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Google has been secretly tracked your Android phone, even if you disabled location services

Android Location Data

That mobile computer in your pocket can be used to track your every move and enable location-specific actions, but only if you opt in. Turn off location services, and the smartphone’s operating system and apps should not be able to track you. That’s unless your smartphone runs Android, because Google will keep tracking you even if you’ve disabled location services, when you’re on Wi-Fi only, or when there’s not even a SIM installed in the device.

Google has been quietly doing this for almost a year, but now that the company has been caught it says it’ll stop.

It was Quartz that first noticed the unusual location tracking behavior. When confronted, Google admitted to the practice:

In January of this year, we began looking into using Cell ID codes as an additional signal to further improve the speed and performance of message delivery. “However, we never incorporated Cell ID into our network sync system, so that data was immediately discarded, and we updated it to no longer request Cell ID.

Did Google inform users about it? No, it didn’t, and this just seems like a Googley thing to do. That’s even though Sundar Pichai vowed recently that Google will do more to protect your privacy. Google does say that the location data it collects isn’t shared with anyone and that’s probably true. But that doesn’t make it right. And if your Android phone has been hacked in any way, others may be able to tap into that location data stream without your knowledge — and without Google’s knowledge.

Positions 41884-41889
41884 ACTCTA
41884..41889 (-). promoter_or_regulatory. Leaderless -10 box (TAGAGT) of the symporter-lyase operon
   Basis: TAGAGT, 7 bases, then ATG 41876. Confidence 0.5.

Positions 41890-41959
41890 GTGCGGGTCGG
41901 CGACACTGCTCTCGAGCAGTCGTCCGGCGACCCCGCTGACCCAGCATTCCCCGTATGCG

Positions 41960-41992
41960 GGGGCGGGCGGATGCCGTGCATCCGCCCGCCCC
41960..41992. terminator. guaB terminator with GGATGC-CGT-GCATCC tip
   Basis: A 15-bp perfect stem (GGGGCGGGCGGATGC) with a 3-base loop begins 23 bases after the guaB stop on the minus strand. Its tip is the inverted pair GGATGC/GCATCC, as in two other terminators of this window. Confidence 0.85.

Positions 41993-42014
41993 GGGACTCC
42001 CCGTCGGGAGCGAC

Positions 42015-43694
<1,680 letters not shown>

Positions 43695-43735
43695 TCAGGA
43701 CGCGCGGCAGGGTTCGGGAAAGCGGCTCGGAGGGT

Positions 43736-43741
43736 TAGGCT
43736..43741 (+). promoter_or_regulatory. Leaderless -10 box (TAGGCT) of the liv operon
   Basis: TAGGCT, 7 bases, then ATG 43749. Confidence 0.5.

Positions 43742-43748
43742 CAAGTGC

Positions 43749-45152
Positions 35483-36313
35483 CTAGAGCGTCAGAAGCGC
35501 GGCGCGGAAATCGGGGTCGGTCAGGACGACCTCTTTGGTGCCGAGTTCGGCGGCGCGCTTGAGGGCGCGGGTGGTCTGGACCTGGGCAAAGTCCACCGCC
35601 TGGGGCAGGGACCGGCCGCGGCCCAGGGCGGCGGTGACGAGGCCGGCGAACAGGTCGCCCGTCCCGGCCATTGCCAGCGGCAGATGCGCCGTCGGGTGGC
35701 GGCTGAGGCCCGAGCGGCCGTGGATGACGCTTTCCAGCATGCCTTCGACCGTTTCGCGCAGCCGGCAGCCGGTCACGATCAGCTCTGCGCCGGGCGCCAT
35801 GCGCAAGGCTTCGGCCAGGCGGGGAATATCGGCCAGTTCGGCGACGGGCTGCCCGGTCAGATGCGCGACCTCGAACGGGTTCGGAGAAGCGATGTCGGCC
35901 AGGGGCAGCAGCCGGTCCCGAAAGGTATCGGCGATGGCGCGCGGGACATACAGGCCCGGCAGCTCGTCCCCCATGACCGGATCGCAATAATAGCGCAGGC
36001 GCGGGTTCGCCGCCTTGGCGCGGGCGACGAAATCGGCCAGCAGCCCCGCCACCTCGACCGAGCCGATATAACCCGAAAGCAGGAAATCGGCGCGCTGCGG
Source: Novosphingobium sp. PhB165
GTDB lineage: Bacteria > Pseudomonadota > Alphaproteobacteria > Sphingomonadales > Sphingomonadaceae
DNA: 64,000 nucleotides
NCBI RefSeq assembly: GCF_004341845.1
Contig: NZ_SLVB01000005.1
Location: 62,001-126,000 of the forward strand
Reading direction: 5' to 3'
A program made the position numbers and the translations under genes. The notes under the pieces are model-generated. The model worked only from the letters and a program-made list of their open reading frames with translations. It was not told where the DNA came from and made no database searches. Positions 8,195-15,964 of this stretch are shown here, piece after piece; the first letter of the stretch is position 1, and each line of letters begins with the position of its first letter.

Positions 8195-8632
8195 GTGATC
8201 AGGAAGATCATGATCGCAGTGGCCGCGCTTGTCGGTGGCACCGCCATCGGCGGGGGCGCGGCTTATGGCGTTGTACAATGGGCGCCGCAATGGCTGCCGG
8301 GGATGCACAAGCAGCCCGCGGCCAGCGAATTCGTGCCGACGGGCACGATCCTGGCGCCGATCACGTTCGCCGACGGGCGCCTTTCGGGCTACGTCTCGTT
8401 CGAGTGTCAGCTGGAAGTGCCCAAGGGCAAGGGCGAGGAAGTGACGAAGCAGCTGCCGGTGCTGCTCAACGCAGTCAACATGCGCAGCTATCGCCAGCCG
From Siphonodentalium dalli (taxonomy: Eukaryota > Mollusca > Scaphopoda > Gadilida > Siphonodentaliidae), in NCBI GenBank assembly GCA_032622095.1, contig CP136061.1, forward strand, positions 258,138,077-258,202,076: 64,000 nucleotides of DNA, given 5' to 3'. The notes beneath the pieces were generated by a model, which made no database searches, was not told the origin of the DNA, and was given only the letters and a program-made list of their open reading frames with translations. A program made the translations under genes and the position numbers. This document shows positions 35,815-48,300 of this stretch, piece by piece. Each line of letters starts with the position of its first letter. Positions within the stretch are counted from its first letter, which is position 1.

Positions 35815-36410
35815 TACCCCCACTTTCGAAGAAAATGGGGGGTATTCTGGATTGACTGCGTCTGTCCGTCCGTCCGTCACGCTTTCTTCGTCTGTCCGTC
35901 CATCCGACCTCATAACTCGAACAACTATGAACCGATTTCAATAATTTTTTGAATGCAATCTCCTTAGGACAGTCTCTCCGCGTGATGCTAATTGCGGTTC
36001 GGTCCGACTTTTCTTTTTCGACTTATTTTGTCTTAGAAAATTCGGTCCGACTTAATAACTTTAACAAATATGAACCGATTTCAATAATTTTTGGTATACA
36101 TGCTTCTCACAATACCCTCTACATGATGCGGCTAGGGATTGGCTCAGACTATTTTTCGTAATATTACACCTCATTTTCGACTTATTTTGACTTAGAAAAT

Google’s justification that location data improves “the speed and performance of message delivery” sounds ridiculous. But Google did not reveal any other details.

Quartz found that even devices that had been reset to factory settings and devices that didn’t have SIM cards installed kept sending location data to Google. The ones that do have a cellular connections will send data to Google every time they come within range of a new cell tower.

Google failed to explain why it’s stopping data collection now that it has been discovered, but it did say that the practice will be stopped.

Chris Smith has been covering consumer electronics ever since the iPhone revolutionized the industry in 2008. When he’s not writing about the most recent tech news for BGR, he closely follows the events in Marvel’s Cinematic Universe and other blockbuster franchises. Outside of work, you’ll catch him streaming almost every new movie and TV show release as soon as it's available.